Occupied Season Two: An Interview with Erik Skjoldbjærg

Season one of the Norwegian thriller series Occupied was a huge success abroad. Depicting a Russian invasion of Norway, as it is discussed in the series, season one proved to be successful through its intense realism and accuracy. Now with season two about to be released, we sat down with director Erik Skjoldbjærg to discuss what we can expect, as well as the series getting a little bit too realistic…

The first season of Occupied proved to be an enormous success abroad. Why do you think that is?

  – They identify with the series main dilemma:  what would you do if your country was occupied? I think people can tap into that more or less wherever you come from in the world. That is part of the reason why the series is so attractive to an international audience even if it is mainly a Norwegian spoken drama.

Were you worried that Occupied would be perceived in the wrong way?

  – No, as an artist you need to follow your conviction. Before we released the first season, some people were saying that it shouldn’t be made, because it’s unrealistic and offensive to Russia.  But those critics have died down, maybe because the series is no more offensive to Russia than other European leaders. Our ambition is not to treat world leaders politely. We want to share our reflections on how power works in a modern society.  In the West, we just went through seventy years of relative stability, but if you look at history balance is not the norm. Change is going to come. And right now our democratic institutions seems fragile.  Many influential leaders use the name of democracy to do a lot of things which have little to do with the general interest of the public.

Do you follow much of the same conflict in season two?

  – Yes, the main plot remains the same. Russia is situated in Norway, and their presence is felt throughout society, despite them claiming it is not an occupation.   In season two we also broaden the international feel of this conflict because to change things you need international support. That’s part of the drama, but we are trying to find a balance with global politics and characters who are in a personal dilemma. How do you respond to a dramatic change in society is our primary focus.

You name Russia as the opponent in the series. Did you ever consider making a fake country to use as your opponent?

  – Jo Nesbø, who came up with the original idea, at one point suggested this. But to me, it made the whole premise far too abstract.  For the audience to relate to this idea, we needed to make it feel realistic. Norway is bordering three countries: Finland, Sweden and Russia.  I felt it was a rather natural choice. But by all means – this is fiction.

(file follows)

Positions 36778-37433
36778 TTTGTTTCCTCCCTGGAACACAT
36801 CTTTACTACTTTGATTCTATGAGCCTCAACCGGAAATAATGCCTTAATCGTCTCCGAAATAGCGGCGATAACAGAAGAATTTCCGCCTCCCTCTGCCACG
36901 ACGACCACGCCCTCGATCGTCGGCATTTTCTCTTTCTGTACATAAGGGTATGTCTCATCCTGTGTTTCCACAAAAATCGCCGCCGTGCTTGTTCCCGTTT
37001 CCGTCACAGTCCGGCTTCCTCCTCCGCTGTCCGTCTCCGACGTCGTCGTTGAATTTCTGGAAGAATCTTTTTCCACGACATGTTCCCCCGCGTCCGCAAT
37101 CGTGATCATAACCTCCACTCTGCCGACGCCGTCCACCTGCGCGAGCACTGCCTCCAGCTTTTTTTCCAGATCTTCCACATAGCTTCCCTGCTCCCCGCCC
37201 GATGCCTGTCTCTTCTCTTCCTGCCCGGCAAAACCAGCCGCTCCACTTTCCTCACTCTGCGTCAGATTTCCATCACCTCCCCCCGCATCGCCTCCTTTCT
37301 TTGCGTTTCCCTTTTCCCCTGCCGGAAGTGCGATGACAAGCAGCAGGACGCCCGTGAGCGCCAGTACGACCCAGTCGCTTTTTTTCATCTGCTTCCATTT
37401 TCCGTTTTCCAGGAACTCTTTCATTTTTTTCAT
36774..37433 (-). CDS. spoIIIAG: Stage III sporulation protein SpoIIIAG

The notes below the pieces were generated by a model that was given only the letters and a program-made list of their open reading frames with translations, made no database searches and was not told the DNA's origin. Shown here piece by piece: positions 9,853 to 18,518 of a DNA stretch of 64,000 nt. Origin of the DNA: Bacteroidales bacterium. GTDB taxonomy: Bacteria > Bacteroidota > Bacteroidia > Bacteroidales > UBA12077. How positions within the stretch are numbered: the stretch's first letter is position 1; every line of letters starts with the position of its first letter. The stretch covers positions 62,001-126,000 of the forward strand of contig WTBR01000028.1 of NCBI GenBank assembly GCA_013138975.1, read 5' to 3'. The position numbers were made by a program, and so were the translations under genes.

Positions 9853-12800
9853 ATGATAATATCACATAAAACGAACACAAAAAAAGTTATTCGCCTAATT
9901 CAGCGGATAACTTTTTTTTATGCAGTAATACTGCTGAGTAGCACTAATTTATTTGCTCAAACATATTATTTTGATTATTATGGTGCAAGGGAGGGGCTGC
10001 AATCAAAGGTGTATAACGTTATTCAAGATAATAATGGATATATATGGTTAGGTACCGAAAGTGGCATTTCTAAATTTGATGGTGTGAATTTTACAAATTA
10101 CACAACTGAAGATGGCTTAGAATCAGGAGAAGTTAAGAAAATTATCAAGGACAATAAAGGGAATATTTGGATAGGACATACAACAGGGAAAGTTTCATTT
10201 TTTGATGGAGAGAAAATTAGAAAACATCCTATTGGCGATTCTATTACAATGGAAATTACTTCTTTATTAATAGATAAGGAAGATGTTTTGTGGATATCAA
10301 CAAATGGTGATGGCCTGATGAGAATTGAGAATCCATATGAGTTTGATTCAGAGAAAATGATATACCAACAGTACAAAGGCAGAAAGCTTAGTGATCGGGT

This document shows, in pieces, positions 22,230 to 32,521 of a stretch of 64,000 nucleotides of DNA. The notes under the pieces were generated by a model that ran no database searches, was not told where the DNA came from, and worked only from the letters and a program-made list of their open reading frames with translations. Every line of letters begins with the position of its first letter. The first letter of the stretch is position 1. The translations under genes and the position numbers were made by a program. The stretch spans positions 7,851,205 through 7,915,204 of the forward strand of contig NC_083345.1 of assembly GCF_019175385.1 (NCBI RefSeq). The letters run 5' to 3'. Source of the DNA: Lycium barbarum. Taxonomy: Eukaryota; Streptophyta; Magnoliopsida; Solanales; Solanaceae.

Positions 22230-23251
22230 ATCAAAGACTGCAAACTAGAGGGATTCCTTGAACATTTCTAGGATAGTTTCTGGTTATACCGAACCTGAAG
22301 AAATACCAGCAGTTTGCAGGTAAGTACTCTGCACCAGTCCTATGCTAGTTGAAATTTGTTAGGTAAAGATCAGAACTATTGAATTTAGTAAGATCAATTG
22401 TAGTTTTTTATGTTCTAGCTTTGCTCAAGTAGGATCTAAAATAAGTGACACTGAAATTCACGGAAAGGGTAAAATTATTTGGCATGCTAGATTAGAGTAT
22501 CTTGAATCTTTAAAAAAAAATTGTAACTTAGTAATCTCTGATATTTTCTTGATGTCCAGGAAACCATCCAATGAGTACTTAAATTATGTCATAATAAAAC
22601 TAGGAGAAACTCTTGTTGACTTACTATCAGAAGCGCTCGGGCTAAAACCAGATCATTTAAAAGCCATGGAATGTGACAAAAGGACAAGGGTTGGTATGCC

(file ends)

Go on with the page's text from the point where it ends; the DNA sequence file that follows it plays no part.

In the age of Donald Drumpf, do you ever feel like Occupied may start representing truth?

  – The fight to claim ownership of the truth has intensified. And truth becomes relative to whoever tells the tale in a political spectrum. I think that has been emphasised in Donald Drumpf to a great extent. He is a larger than life character and that alone lends itself to drama.

One thing that makes Occupied so successful is the amount of research we did for the series.Whenever we came up with a scenario for an episode, we would ask people within the justice, foreign, strategic or military sources what they would do in a particular situation and what the most likely situation was. And to prepare the characters I told the actors that they needed to do their research as well.  I think doing that helps the story resonates with audiences. The way Norway works may vary slightly from other states.   But overall, I don’t think countries in the west are that different.

Do you feel like the series will be able to stand on its own despite the genuine political climate happening at the moment?

  – I feel like the major premise and statements we put out in the first season are still relevant. When we started doing the second season, I realised we had set out a reputation that we are somewhat ahead of the game. I  worried we might not be able to keep it up. But looking at the political situation right now I feel confident the second season maintains this reputation. Approaching politics with an artistic sensibility enables us to see aspects of it and how it influences people differently. I feel that’s part of what makes Occupied inspiring to work with.

Do you feel like your political viewpoint has changed after all the research done in this series?

  – I am becoming more attached to politics, and I’ve become a political junkie. I also read more than I did before. I’ve become very interested in how power is presented and how it’s manoeuvred in the modern world. Ultimately it has so much to do with our lives.

What can we look forward to in season two?

  – Season two builds on the same story structure of season one in that we jump one month each episode. This is good to do because it shows a political process as politics tends to take time.

The fight between those who want to collaborate and find a solution peacefully and those who want to take to arms and fight intensifies. At the start of season two, Jesper (the Prime Minister) is no longer Prime Minister. He lives in exile. The restaurant owner now runs a hotel, and she has made more money out of the occupation than she has beforehand.

Will there be a season three?

  – We are discussing a season three. I don’t control it fully; it’s within the production company and financiers to decide as well. I cannot see Occupied as an eight season series, but there’s room to make it possibly three seasons. That’s what we are discussing.

Emma Vestrheim

Emma Vestrheim is the editor-in-chief of Cinema Scandinavia. Originally from Australia, she is now based in Bergen, Norway, and attends major Nordic film festivals to conduct interviews and review new films.